Rock of Ages

Book by Chris D'Arienzo

Directed by Kristin Hangii, Choreographed by Kelly Devine

Costumes by Gregory Gale, Lighting by Jason Lyons,; Projections by Zachary Borovay, Sound by Peter Hylenski

Brooks Atkinson Theater 2009


Helen Hayes Theater, Broadway

Shaftsbury Theatre, Garrick Theatre, London

New World Stages, Off-Broadway

Comedy Theatre, Melbourne, Australia

Royal Alexandra Theatre, Toronto

Venetian Hotel, Las Vegas

US National Tour

UK National Tour

Norwegian Cruise Lines

Don't Stop Believin': Company

Don't Stop Believin': Mitchell Jarvis & Company

Nothin' But A Good Time: Adam Dannheisser & Company

Too Much Time on My Hands: Mitchell Jarvis, Adam Dannheisser, Constantine Maroulis, Savannah Wise & James Carpinello

To Be With You: Constantine Maroulis & Amy Spanger

We're Not Gonna Take It: Lauren Molina & Company

I Want to Know What Love Is: Amy Spanger & James Carpinello

Ja'Keith's Office: Andre Ward & Constantine Maroulis

Any Way You Want It: Angel Reed, Katherine Tokarz & Savannah Wise

Any Way You Want It: Mitchell Jarvis, Amy Spanger & Adam Dannheisser

The Search is Over: Amy Spanger & Constantine Maroulis

Don't Stop Believin': Company

Set Design Sketch

Norwegian Cruise Lines, 2013

Venetian Hotel, Las Vegas 2012

Shaftsbury Theatre, London 2011

Comedy Theater, Melbourne, Australia 2011

Helen Hayes Theatre, Broadway 2011

US National Tour, 2010

Royal Alexandra Theatre, Toronto 2010

Off-Broadway at New World Stages 2009


Cum on Feel the Noise: Will Swensen


Livin' In Paradise: Savannah Wise, Nova Bergeron, Angel Reed & Jeremy Woodard


I Wanna Know What Love Is: Kelli Barrett and Will Swensen


Harden my Heart: Kelli Barrett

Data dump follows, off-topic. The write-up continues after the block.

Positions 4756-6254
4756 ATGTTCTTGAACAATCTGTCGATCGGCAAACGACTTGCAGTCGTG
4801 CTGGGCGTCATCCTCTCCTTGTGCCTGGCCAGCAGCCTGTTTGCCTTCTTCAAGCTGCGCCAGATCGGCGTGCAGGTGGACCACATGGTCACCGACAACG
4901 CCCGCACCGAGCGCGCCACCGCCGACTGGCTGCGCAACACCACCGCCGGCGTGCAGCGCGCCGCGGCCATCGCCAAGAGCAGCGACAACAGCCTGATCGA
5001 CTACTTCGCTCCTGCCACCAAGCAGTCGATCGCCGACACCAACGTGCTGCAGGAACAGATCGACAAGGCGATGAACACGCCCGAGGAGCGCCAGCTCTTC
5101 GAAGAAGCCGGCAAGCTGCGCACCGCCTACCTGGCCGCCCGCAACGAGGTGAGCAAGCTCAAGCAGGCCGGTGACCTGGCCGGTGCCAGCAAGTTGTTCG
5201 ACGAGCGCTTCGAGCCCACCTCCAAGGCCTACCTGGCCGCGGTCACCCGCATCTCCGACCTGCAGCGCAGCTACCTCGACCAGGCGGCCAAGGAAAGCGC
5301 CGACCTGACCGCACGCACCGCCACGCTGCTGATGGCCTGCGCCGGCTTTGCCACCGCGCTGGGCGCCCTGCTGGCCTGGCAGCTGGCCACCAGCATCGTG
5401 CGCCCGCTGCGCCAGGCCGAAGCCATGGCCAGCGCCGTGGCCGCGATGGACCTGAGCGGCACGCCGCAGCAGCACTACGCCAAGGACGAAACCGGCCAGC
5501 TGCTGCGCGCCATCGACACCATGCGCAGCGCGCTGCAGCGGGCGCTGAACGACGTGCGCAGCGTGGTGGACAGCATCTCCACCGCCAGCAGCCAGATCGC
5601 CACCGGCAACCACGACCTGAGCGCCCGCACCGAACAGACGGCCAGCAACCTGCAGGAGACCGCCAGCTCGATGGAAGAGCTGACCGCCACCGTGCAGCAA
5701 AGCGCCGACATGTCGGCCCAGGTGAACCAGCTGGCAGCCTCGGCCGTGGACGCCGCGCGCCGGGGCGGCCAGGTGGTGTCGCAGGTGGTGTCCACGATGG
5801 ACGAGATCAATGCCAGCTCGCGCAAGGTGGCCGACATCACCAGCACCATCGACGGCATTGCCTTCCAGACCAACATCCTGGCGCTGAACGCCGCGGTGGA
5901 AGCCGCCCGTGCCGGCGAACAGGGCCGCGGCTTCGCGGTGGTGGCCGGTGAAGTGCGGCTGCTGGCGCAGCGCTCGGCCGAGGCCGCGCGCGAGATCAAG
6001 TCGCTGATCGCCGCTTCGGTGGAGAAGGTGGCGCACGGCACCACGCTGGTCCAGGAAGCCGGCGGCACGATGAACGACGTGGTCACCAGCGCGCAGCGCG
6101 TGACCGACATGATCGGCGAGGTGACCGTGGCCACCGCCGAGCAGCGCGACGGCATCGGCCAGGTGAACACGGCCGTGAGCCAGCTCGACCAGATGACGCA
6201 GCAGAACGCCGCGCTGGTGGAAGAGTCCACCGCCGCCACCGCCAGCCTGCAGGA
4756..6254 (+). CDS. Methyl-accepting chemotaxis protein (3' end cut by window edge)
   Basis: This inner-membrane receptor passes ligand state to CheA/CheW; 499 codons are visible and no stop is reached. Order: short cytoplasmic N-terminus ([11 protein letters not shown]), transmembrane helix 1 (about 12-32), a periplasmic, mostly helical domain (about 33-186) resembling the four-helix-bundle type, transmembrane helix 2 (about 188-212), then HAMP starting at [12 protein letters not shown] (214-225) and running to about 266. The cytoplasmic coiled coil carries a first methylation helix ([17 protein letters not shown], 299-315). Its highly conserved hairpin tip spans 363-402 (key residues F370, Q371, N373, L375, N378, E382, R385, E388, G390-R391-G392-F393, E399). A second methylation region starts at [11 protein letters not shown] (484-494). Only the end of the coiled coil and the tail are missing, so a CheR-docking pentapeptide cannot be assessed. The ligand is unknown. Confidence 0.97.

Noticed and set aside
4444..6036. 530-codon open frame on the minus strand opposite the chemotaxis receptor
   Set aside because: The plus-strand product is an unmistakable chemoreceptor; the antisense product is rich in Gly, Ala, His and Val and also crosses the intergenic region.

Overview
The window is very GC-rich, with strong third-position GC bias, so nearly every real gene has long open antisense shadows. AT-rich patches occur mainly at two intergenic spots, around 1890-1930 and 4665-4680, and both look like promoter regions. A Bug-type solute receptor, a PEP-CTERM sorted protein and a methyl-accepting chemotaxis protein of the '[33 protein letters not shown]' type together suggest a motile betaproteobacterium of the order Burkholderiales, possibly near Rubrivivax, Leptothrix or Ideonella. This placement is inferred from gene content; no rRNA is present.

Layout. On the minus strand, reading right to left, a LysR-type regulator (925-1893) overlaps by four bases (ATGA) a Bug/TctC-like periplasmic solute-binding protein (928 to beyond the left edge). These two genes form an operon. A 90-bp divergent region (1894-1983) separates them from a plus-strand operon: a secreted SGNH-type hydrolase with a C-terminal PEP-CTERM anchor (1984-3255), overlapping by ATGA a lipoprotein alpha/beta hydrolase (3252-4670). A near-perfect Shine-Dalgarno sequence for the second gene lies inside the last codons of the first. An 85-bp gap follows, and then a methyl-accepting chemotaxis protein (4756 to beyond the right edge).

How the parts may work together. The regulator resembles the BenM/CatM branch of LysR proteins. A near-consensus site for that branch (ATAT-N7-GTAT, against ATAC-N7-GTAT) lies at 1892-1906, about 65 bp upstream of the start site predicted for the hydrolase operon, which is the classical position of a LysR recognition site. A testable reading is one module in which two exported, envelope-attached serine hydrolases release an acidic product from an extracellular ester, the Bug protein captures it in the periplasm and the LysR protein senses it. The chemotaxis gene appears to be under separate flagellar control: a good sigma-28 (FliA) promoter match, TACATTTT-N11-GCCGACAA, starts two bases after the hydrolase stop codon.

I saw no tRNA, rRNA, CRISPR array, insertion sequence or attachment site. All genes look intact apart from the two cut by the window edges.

"Ace designers (costumes by Gregory Gale, hair and wigs by Tom Watson and sets by Beowulf Boritt) mockingly evoke the sights, sounds and smells of the era with an affection so pure and an aesthetic so archly on-target that the familiar is freshened by a festive parade of gumdrop-colored lingerie and pungent grunge. When somebody pulls out a four-pack of

Bartles & Jaymes wine coolers, the audience roars as if at a punch line of supreme perceptiveness"

~ Charles Isherwood, The New York Times

Beowulf Boritt's witty set is a jumble of iconic signage -- the Chateau Marmont, an Angelyne billboard, Jack Daniels ads -- that re-creates Los Angeles' Sunset Strip in the '80s. That setting frames Dupree's Bourbon Room, a fictional venue festooned with bras and panties of groupies past."

~David Rooney, Variety

"This Off-Broadway transfer does provide its Memorex-induced pleasures - often embedded in Beowulf Boritt's clever set and prop design"

~Thom Geier, Entertainment Weekly

"The design is first rate; Beowulf Boritt has had the luxury to deck out the entire space with a set that extends far past the proscenium and through the theater."

~David Gordon, Theatremania

"The rock club set by Beowulf Boritt encapsulates the sunset strip in a single space, from its period Angelyne billboard and strip club signs to bar walls full of rock memorabilia."

~Terry Morgan, Daily Variety


"The flash-and-trash ambience in Beowulf Boritt's set never lags."

~Andy Webster, The New York Times

"The detailed rock club interior, designed by Beowulf Boritt, looks distinctly authentic."

~Jennifer Farrarr, AP

"The scenic design is gleefully materialistic."

~Matthew Murray, Talkin' Broadway

National Tour:

“The rock club set by Beowulf Boritt encapsulates the sunset strip in a single space, from its period Angelyne billboard and strip club signs to bar walls full of rock memorabilia.”

~ Terry Morgan, Daily Variety


"For 1980s nostalgics, Rock of Ages is no doubt a visual treat, from Gregory Gale's rad costumes to set designer Beowulf Boritt's well-curated collection of vintage Slurpee cups and wine coolers."

~J. Kelly Nestruck, Toronto Globe & Mail

"Beowulf Boritt's set is amusingly angled to permit maximum use of cock-eyed projections, and his is clearly a name to remember"

~Robert Cushman, National Post

"It is redeemed by the strength of Kristin Hanggi's production, Beowulf Boritt's fun set design (which features weird scaffolding, a Molson sign, tacky neon and an agreeable sense of crumbling decay), - and, above all, the show's refusal to take itself seriously."

~Jamie Portman, Ottawa Citizen


"Production design is from Broadway and fits like a glove in the Comedy. The set, a clustered collage of 80s decadence, allows cinematic crosscuts and seamless scene changes." ~Simon Parris, Theatre People Australia